approach that can actually work…..dream on 




—Joseph Nolan, Stockton, CA

Which were the mega-hits
That never made the charts?

On walking-sticks,
Doomed to fall apart?

Because of ancient injuries,
Never overcome,
Just left to wishes,
Internally undone.

You could have seen it coming
From a long way up the track,
The daily, steaming roller,
With its whistle for the dark.




—Joseph Nolan

Could not connect
With anything
Below his neck,
Since he
With his mind
And thought bodies
Were just machines.

“I think,
Therefore I am!”
Or, rather,
“I doubt,
Therefore a doubter
There must be!”
Thus, concluded he,
In his sophistry.

That there might be
An evil-deceiver,
Forcing falsehoods
Into his mind,
Was a matter of
Great contemplation.
His salvation,
To prove he even existed,
Was considering
How doubt persisted,
Despite the negations of “I,”
With nothing left behind,
Save doubt and indecision.

Yet we,
Who live inside our bodies,
Demand freedom
For desire and pleasure,
That we might not fizzle out,
Like Alka-Seltzer,
After lugubrious parties,
Where laughter and delight,
Encompass all
They might,
Meet, forever-after,
With brains,
By depression and doubt,

As if any
Knew what about
Recitation of poems
Was for,
Save Kant. 




—Joseph Nolan

Come dancing,
Come dancing!
The music’s
Playing fast.

Our pleasured love
Is fleeting.
Nothing sweet
Can last!

Our evening,
But a moment,
Sparking in the dark,
Over which
Dawn’s light will pass,
Depriving us of privacy,
Exposing us in light.

Also painful,
Since daylight is too bright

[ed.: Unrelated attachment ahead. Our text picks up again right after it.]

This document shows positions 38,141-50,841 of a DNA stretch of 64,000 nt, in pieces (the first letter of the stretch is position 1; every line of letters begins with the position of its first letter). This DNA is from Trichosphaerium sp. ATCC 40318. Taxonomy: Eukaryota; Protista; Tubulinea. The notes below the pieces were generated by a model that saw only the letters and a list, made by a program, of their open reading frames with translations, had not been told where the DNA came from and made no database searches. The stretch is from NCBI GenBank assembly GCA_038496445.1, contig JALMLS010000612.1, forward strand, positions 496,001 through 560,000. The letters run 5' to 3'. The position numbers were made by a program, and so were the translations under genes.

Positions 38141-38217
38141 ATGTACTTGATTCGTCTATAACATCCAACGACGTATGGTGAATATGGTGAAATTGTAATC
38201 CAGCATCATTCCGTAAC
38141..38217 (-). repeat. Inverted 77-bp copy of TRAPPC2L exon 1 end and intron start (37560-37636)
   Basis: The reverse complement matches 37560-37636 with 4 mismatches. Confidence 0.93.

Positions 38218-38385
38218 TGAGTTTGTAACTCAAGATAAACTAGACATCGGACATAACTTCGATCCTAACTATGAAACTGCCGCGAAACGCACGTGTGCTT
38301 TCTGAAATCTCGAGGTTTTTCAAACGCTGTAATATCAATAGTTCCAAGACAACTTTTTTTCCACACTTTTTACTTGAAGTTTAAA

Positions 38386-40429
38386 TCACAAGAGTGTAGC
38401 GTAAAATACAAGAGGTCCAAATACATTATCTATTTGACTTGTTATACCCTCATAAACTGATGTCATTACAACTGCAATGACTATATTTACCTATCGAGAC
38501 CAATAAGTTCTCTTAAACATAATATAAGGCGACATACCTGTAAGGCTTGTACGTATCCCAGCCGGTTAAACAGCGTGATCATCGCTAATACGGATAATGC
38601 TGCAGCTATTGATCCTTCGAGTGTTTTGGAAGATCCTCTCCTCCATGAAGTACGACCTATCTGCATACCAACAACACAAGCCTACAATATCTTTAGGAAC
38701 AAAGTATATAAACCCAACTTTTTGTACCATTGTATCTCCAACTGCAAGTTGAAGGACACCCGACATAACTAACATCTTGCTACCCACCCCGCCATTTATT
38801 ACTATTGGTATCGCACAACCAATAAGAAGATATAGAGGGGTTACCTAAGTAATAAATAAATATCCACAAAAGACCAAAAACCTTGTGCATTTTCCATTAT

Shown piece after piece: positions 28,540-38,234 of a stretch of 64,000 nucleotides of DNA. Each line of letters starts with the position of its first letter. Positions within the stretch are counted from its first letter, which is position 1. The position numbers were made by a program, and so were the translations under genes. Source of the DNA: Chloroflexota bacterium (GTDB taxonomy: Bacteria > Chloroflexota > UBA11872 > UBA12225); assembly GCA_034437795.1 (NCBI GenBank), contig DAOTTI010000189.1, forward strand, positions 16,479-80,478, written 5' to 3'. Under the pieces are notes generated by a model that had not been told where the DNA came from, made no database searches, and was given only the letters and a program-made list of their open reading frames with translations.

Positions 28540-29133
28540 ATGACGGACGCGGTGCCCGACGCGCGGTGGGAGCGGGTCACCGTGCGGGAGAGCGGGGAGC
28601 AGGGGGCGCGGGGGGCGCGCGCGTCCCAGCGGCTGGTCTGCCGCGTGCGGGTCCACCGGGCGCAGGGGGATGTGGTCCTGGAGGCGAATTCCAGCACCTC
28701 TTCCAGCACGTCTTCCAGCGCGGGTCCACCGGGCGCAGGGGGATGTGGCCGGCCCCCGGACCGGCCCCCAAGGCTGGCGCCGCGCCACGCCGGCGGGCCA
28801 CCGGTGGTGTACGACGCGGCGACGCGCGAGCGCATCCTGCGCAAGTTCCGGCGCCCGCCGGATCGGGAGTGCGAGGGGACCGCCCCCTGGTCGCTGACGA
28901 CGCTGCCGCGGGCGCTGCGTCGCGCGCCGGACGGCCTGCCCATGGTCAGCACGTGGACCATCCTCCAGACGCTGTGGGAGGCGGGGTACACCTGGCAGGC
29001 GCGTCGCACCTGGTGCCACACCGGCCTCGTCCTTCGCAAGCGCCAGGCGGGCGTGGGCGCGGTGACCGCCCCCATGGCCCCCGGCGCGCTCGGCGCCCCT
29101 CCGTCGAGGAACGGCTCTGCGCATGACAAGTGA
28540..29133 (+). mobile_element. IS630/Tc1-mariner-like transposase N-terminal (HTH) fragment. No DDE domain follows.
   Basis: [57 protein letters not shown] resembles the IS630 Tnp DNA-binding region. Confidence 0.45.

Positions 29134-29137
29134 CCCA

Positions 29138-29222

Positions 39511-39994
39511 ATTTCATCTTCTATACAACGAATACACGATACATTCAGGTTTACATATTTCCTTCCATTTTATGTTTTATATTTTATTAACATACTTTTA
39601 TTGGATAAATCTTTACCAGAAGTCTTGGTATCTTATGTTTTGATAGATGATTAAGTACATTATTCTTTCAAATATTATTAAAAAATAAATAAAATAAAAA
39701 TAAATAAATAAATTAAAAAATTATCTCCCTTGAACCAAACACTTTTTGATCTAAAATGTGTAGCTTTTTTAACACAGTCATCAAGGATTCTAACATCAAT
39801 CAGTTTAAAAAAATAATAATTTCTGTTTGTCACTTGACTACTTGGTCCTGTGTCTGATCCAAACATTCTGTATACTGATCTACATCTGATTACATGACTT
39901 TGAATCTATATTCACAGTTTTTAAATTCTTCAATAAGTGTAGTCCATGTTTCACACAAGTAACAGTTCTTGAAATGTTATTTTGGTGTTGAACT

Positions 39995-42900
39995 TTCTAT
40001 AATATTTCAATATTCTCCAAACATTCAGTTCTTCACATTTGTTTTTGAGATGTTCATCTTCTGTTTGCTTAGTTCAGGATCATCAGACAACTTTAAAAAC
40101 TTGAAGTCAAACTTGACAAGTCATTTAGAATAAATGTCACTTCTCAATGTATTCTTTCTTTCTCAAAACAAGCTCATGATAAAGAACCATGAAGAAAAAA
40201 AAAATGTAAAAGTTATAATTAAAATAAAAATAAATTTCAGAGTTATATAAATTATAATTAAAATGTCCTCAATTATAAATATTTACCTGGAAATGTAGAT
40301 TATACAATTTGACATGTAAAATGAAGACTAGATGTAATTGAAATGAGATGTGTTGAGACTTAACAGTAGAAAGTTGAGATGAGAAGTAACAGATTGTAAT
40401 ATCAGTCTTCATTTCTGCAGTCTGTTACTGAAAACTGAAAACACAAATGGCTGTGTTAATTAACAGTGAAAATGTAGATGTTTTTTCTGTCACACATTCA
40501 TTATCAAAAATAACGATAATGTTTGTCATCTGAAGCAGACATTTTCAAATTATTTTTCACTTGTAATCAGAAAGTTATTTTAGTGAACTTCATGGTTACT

To slumber love
So lovely,
That lies throughout the night. 




—Joseph Nolan                                               

Can you learn
To write
Poems in code?

So no-one
Understands them,
Whether they’re
Sonnet or ode?

Twist things
To their opposites,
Let shadow
Stand for light,

Let daydreams
And deepest sorrow,

No-one writes
Like Shakespeare,
These days,
And no-one
Even tries.

They’d rather
Nip at
The edges
Of fine writing
Than scale the cliffs
And die!

Today’s LittleNip:

—Joseph Nolan

I know you want
Me out there,
Like Pluto,
Which is so cold!

Off in space,
So far away,
Out in
The outer-darkness,
Along an
Orbital trace.


Welcome to the last week of July, as we finish up the hottest month of the year in this area—and thanks to our contributors for bringing us their poetry, and for the photos that Joseph Nolan found for us.

Today (7/26), 7:30pm: Sac. Poetry Center presents Ryk McIntyre, Dennis Hock online at Zoom: Password: r3trnofsdv; Meeting ID: 763 873 3462. Host James Fox. Info:{"event_action_history"%3A[{"mechanism"%3A"search_results"%2C"surface"%3A"search"}]%2C"ref_notif_type"%3Anull}/.

Next Sat. (7/31), 1pm: Online MoST Summer Poetry Workshop with Karen Baker: “Time Travel Through Poetry”, exploring past and future through poetry. Zoom link: Meeting ID: 876 6504 8170. Info:

Also next Sat. (7/31), 2pm: Poetry in the Sierra Foothills will feature readers from the anthology,
California Fire and Water: A Climate Crisis Anthology, with Taylor Graham, Lara Gularte, Moira Magneson, Tim Kahl, Katy Brown, Wren Tuatha (plus open mic) at Love Birds Coffee & Tea Co., 411 Hwy 49, Ste. 100, Diamond Springs, CA (where Hwy 49 meets Pleasant Valley Rd.). Bring a poem, a short musing, or be audience. Host: Lara Gularte.





Happy as a pig in a puddle!